The project will develop and demonstrate open-hardware and open-software tools and methodologies for the rapid, cost-effective and remote deployment of novel WEC controllers in state-of-the-art wave tank facilities. Improving device control could dramatically improve energy capture and the lifetime of WECs without the need for significant redesign.
Mooring analysis and design for offshore WEC survivability and fatigue (MoorWEC)
Led by: Professor Peter Stansby, The University of Manchester
EPSRC grant: £997,000
The mooring is the most vulnerable part of WECs, which can be damaged by extreme waves or the attrition caused by waves over time. The project will model the impact of waves on various mooring options to generate key information and efficient modelling methods to aid the design of resilient future WECs.
Led by: Dr Nick Baker, Newcastle University
EPSRC grant: £776,000
Compared to electrical machines found in most industrial sectors, wave energy converters oscillate slowly. Converting this motion into electricity requires the development of novel generators, of which very few have been demonstrated at full scale and in the marine environment. This project will develop and test advanced electrical generators for use in WECs, including protection against corrosion and integration into real devices. A generator will be installed for 12 months on an existing Newcastle University research buoy moored in the North Sea.
New generation modelling suite for the survivability of wave energy convertors in marine environments (WavE-Suite)
Led by: Professor Qingwei Ma, City, University of London
EPSRC grant: £987,000
The project aims to overcome the challenges of developing effective, reliable and economically viable WECs. It addresses the lack of tools available to accurately and efficiently assess their ability to survive under extreme marine conditions. It will develop a highly accurate and efficient modelling suite to address this need that will be equipped with advanced machine leaning algorithms and couple five numerical models.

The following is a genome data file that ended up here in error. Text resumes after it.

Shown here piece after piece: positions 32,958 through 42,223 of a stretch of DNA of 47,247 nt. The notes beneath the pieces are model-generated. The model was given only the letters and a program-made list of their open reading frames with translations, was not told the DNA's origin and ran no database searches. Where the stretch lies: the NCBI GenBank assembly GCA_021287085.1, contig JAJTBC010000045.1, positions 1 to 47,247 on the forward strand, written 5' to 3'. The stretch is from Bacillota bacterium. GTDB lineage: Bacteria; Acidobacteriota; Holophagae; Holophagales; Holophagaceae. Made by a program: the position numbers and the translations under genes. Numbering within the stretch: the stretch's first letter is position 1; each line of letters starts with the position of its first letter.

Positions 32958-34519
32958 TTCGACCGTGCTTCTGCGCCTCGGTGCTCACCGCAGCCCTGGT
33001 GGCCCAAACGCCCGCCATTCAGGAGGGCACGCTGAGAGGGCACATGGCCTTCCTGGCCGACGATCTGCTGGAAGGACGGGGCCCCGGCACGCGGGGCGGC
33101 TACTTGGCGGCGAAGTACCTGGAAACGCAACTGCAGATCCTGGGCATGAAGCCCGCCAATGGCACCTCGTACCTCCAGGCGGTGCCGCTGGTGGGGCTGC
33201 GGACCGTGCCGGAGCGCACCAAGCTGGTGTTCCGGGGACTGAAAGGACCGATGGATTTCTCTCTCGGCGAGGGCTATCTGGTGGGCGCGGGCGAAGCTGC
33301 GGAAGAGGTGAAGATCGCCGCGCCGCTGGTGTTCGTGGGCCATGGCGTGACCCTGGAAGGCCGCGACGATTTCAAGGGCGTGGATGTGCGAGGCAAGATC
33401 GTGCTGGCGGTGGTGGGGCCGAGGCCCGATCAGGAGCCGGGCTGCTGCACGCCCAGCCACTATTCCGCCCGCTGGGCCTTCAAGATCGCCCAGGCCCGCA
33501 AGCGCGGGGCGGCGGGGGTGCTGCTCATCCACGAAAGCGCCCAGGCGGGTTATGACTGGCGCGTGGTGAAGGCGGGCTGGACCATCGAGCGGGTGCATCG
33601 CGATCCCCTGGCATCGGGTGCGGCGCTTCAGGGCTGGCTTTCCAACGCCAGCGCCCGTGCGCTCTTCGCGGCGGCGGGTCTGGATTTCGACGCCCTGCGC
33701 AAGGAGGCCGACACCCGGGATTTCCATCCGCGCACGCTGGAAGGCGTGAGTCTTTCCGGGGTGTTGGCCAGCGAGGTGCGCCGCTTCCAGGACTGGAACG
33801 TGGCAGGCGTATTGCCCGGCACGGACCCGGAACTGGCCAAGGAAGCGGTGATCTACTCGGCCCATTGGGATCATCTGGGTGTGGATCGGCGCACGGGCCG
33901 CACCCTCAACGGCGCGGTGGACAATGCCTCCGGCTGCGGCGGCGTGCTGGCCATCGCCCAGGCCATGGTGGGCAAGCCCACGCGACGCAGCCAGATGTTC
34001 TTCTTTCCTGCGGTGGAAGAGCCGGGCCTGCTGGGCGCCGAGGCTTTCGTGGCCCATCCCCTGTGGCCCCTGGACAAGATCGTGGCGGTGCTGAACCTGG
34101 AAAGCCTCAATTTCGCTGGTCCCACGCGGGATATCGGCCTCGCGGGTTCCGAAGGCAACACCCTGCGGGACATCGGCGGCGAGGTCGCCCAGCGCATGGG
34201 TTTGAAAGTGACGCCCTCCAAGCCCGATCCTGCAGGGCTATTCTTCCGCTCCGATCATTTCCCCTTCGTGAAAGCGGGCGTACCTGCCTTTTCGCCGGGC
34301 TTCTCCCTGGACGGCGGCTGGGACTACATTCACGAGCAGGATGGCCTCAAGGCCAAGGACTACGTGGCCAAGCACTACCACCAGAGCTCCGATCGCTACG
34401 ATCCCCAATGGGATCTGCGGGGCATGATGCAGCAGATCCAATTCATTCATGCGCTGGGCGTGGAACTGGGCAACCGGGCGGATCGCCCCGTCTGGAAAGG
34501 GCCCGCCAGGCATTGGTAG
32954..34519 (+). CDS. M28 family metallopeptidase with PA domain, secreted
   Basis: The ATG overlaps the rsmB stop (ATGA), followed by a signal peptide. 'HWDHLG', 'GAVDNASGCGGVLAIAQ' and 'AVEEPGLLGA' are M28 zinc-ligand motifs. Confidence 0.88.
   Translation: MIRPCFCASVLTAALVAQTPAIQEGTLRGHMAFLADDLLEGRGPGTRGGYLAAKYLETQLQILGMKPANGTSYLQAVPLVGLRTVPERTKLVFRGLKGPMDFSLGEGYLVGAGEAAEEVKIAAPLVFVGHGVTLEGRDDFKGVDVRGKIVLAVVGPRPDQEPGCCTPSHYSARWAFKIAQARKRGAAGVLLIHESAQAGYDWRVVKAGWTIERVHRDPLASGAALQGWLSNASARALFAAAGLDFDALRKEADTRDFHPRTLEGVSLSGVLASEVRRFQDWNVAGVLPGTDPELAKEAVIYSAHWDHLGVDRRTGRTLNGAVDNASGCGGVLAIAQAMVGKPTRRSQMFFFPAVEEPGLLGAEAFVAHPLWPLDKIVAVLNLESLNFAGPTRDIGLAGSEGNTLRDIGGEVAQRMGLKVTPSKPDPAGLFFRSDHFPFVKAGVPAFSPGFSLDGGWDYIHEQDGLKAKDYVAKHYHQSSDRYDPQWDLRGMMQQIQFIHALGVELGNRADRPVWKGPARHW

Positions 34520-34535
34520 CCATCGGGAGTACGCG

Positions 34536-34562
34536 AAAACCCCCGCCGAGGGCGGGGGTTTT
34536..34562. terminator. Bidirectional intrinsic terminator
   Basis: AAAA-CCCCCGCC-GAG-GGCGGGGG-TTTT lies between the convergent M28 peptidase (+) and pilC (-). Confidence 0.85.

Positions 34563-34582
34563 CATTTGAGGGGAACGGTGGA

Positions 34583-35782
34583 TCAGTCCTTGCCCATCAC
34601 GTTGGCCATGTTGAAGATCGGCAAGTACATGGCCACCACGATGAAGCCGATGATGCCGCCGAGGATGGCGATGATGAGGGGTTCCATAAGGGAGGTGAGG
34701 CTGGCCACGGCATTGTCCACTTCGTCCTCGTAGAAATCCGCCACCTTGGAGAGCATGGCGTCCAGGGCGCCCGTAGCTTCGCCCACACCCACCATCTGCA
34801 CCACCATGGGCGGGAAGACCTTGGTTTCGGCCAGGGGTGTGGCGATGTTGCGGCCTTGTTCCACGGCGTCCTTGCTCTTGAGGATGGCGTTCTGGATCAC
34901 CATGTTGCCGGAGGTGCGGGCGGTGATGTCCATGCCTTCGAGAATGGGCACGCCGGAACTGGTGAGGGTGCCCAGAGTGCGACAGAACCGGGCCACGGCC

Novel high performance wave energy converters with advanced control, reliability and survivability systems through machine-learning forecasting
Led by: Professor George Aggidis, Lancaster University
EPSRC grant: £798,000
The NHP-WEC project aims to advance WEC technology by developing essential device control and monitoring systems that are fully integrated with high-fidelity sea state forecasting from satellite images. To bring focus, research into novel algorithms and methods will be orientated around two case study challenges, namely the Lancaster University TALOS concept device and the University of Hull, ORE Catapult and Ørsted SmartWave toolset using machine learning.
System-level co-design and control of large capacity wave energy converters with multiple PTOs
Led by: Dr Guang Li, Queen Mary University of London; Dr Judith Apsley, The University of Manchester; Professor Mike Belmont University of Exeter
EPSRC grant: £986,000
Wave energy converters (WECs) consist of multiple energy conversion stages and components to capture wave energy and convert it to electricity, with each stage operating under its own constraints. The project aims to take a ‘whole device’ approach, rather than concentrating on individual components, to address issues such as energy output and reliability.